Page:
The third cliché is that mental transformation is the most difficult part of any effort to change. Actually, the most difficult part of transformation is the complex task of managing the change itself. The ideas behind Gustavus Adolphus’ reform of the Swedish military during the 17th century—which included mobile artillery and greater use of musketry—were not hard to grasp. Likewise, Napoleon’s tactical and operational innovations—which involved combining mass and firepower with self-sufficient army organizations called corps—were not difficult to understand. In fact, the truly hard part about change is managing the change. That requires backing up vague visions and lofty goals with concrete programs that can provide meaningful resources for new roles and functions, and offering incentives or compensation packages capable of appeasing institutional interests, especially the specific interests of those groups or communities most threatened by change.

The fourth cliché is that imagination and creative thinking are critical for any successful transformation. While these qualities certainly are important, they are only vital when the effort is open-ended, or in its early stages. Once the transformation effort gains momentum, a new orthodoxy replaces the old one, and creative thinking, unless it remains “in the box,” becomes inconvenient. To be sure, creative thinking can generate a wealth of potential solutions to the practical problems and the incidental friction that come with implementing change. However, the next step, the critical analysis of those solutions, is essential to moving forward. In short, the only truly essential key to transforming successfully is the capacity for critical analysis, which enables us to challenge clichés and assumptions, to expose vacuous theories and seductive jargon, and, in theory at least, to assess the results of war games and other exercises impartially.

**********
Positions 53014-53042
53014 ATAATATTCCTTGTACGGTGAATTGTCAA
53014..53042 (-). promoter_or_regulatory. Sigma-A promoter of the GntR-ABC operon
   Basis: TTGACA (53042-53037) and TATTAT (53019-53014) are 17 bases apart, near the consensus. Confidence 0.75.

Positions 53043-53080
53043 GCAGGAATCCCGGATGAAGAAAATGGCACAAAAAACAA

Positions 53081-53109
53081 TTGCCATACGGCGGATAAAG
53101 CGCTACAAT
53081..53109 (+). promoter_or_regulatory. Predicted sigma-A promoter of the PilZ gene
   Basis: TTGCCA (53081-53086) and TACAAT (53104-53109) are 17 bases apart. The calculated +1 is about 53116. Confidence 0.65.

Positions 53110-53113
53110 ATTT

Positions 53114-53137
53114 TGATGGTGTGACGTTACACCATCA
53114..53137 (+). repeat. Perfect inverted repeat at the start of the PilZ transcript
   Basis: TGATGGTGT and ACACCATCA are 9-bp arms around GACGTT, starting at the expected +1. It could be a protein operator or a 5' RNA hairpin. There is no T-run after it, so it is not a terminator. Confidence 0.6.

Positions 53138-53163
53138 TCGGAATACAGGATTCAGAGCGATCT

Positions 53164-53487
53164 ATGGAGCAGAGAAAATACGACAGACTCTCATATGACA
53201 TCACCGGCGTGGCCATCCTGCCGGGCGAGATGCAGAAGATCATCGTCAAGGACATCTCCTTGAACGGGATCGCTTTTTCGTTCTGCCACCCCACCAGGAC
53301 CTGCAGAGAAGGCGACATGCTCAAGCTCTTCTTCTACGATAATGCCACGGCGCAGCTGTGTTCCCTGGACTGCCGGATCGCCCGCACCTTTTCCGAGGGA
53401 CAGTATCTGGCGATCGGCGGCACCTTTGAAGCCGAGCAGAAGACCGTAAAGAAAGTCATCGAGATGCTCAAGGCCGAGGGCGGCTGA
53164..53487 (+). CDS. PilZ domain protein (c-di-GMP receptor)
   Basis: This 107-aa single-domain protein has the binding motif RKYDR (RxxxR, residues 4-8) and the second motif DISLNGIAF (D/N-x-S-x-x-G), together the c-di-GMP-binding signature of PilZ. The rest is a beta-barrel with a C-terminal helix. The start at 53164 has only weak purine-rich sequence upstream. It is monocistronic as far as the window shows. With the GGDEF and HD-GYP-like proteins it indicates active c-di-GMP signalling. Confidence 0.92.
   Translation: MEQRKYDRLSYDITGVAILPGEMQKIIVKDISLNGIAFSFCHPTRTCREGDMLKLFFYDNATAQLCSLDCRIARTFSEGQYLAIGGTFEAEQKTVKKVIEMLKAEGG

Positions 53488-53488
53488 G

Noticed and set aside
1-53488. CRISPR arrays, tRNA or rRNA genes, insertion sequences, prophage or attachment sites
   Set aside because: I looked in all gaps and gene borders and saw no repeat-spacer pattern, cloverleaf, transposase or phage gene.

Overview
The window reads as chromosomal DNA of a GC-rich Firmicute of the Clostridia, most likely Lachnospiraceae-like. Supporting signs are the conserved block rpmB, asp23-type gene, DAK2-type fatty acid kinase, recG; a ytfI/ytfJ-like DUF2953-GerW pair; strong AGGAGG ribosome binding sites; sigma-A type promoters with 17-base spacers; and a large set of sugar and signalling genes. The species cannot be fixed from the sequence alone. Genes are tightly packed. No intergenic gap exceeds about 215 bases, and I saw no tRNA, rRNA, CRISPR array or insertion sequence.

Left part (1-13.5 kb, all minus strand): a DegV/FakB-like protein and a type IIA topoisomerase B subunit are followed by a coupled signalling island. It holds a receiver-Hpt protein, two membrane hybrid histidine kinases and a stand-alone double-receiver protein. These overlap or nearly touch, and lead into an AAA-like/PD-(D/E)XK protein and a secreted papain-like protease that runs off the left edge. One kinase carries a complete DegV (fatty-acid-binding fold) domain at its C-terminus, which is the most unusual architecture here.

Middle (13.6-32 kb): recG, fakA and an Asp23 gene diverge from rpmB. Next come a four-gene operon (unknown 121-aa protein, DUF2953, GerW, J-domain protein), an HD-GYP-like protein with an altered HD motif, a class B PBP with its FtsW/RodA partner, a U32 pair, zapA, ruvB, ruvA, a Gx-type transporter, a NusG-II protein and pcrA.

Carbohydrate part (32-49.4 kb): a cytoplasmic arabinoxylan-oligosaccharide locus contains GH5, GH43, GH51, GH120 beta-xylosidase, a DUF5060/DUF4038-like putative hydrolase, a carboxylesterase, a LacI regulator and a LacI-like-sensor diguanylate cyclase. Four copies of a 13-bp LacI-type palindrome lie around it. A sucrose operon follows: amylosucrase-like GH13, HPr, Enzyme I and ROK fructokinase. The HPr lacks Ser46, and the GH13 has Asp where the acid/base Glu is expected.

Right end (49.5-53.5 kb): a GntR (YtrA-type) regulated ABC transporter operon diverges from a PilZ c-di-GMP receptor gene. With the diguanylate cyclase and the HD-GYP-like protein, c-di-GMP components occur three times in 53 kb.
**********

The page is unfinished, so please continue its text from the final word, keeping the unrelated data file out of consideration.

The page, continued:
Finally, the last cliché is that militaries tend to transform slowly, or not at all, because they like to “refight the last war,” rather than preparing for the next one. While militaries tend to rely on historical models almost to a fault, organizations need to learn from their experiences. An organization that cannot, or will not, learn from its past is not likely to prepare itself very well for the future either, except by chance. Assessing what worked and what did not from historical data is integral to critical analysis. Learning from the past and preparing for the future require an ability to evaluate events as rigorously and objectively as possible.

Admittedly, readers easily can find more than five such catchwords or myths running through today’s transformation literature. However, the purpose here is not to address every particular cliché, but rather to point out the need to challenge accepted “truths.”